“I want to pay it forward,” says Kathleen Burr, DMD ’85, an avid orthodontist and horsewoman.
Dr. Burr and her spouse, Robin Malkasian, will be paying it forward to students who follow in Dr. Burr’s footsteps to the UConn School of Dental Medicine, a national leader. Upon Dr. Burr’s retirement from private practice this year, the couple pledged an estimated $2 million estate gift—the largest gift ever committed to the School of Dental Medicine.
“Hopefully when the gift is made, it will be even more,” says Dr. Burr. “We chose UConn because it’s one of the best in the country. Under Dean Monty MacNeil the school is positioned to remain one of the best.”
Dr. Burr wants the gift to be used to recruit and retain promising students regardless of their financial means. The cost of dental school plus specialty programs discourages some highly qualified students from pursuing their aspirations. Alumni gifts can make a difference.
“I came from a lower middle class household, and I was able to access an excellent dental education at UConn and specialty training at Harvard because I received student support,” says Dr. Burr. “It’s important for us in the profession to pay it forward to the next generation.”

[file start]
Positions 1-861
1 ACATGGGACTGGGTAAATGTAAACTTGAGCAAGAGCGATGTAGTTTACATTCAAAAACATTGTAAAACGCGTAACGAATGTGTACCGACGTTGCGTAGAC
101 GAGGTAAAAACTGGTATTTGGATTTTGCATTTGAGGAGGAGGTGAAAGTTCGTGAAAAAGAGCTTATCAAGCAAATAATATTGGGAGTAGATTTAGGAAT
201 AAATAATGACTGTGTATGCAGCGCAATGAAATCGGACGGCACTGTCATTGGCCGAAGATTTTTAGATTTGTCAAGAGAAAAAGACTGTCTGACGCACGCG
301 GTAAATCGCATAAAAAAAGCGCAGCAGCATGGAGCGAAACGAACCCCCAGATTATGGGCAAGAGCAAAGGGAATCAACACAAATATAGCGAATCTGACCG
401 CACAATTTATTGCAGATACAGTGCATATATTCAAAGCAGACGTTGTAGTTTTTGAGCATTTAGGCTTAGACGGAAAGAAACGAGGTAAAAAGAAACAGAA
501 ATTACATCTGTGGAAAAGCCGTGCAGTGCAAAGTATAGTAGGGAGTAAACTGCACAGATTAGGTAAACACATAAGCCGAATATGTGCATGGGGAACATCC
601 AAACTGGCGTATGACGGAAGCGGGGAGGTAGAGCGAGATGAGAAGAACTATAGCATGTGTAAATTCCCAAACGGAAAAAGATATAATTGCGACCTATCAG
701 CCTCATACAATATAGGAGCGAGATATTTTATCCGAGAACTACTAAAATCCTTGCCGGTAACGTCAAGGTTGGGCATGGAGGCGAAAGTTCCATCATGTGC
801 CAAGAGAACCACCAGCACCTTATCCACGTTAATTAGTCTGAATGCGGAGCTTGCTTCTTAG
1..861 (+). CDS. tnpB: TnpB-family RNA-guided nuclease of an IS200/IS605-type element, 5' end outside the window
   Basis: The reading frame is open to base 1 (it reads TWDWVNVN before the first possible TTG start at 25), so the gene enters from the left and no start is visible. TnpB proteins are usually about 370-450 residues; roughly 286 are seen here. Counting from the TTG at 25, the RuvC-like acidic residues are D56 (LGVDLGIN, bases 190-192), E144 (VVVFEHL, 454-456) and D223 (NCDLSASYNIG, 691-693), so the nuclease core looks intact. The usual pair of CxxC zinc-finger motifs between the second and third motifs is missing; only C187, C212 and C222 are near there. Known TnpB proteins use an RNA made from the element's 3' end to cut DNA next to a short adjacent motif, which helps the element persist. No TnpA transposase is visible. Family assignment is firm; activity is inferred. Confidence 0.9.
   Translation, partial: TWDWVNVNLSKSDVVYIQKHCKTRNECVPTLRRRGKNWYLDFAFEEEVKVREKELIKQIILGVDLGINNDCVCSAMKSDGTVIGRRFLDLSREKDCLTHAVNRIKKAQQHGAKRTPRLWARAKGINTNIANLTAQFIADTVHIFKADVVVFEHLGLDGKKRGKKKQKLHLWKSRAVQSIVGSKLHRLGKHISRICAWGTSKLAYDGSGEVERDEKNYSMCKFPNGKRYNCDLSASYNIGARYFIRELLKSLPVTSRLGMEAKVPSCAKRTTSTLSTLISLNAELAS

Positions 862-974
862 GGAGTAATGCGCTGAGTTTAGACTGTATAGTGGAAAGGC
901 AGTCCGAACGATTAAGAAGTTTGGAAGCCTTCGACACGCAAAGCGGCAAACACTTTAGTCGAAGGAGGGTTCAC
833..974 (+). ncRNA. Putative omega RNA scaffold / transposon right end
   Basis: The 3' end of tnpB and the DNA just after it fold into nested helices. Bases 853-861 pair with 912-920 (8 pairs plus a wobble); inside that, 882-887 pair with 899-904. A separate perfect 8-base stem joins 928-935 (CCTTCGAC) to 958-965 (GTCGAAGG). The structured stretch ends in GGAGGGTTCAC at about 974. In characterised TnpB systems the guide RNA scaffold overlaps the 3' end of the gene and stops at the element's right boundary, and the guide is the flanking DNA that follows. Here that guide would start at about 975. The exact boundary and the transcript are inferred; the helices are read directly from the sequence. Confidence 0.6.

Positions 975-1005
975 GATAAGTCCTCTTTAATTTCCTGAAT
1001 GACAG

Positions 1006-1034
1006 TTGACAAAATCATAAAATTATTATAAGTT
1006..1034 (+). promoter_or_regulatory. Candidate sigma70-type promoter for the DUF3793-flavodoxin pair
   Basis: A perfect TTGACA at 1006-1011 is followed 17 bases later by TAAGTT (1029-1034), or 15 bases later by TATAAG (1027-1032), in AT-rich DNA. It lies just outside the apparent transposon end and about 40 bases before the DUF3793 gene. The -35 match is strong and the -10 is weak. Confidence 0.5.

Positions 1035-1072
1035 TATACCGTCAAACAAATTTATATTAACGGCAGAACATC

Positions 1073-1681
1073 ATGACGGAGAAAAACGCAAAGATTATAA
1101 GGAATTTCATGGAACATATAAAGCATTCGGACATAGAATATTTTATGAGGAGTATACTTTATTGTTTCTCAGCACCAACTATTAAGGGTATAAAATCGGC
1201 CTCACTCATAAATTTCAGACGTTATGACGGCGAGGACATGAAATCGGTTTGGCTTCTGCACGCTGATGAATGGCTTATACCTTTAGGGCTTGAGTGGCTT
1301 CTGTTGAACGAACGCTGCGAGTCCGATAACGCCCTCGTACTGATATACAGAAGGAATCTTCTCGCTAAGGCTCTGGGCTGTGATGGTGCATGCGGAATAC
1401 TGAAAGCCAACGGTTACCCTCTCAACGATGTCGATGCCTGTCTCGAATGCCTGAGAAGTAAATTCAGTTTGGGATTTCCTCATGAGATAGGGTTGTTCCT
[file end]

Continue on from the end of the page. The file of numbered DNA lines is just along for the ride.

Dr. Burr graduated from the UConn School of Dental Medicine in 1985 followed by Harvard’s orthodontics program in 1989. She taught residents in the orthodontic program at Albert Einstein Medical Center for two years before opening her own practice in South Windsor in 1991. While Dr. Burr built a thriving practice, she and Malkasian settled in Hebron on their 12-acre horse farm.
“Kate is a very loyal alumna, and her gift signifies the great respect she holds for the education she received at the School of Dental Medicine and the advantages it gave her as she pursued her career in dentistry,” says Dean Monty MacNeil, DDS, MDentSc. “She is a wonderful example for what alumni can do to both honor their school and to help future dental students realize their dreams.”
Philanthropy is the key to realizing dreams because it reduces student loan debt, which not only lowers the cost of education but also opens more doors after graduation.
“Young graduates with high debt loads have to make decisions based on their debt. When you think about their debt load, they really are limited. It affects their ability to go into a specialty program, the model of practice they choose and the community they serve,” she says.
Dr. Burr wants UConn students to have the same opportunities she had to achieve personal and professional success. “Orthodontics is a wonderful specialty. The age group I work with is 11 to 14 year olds. They’re so much fun to work with and the day is fast-paced. We laugh and sing songs in the office. I was fortunate to have been a part of the best profession imaginable. I enjoyed going to work every day,” she says.
Settling into retirement, Dr. Burr plans to continue contributing to the dental field through volunteer work, volunteering for non-dental organizations she’s passionate about, and focusing on her horses.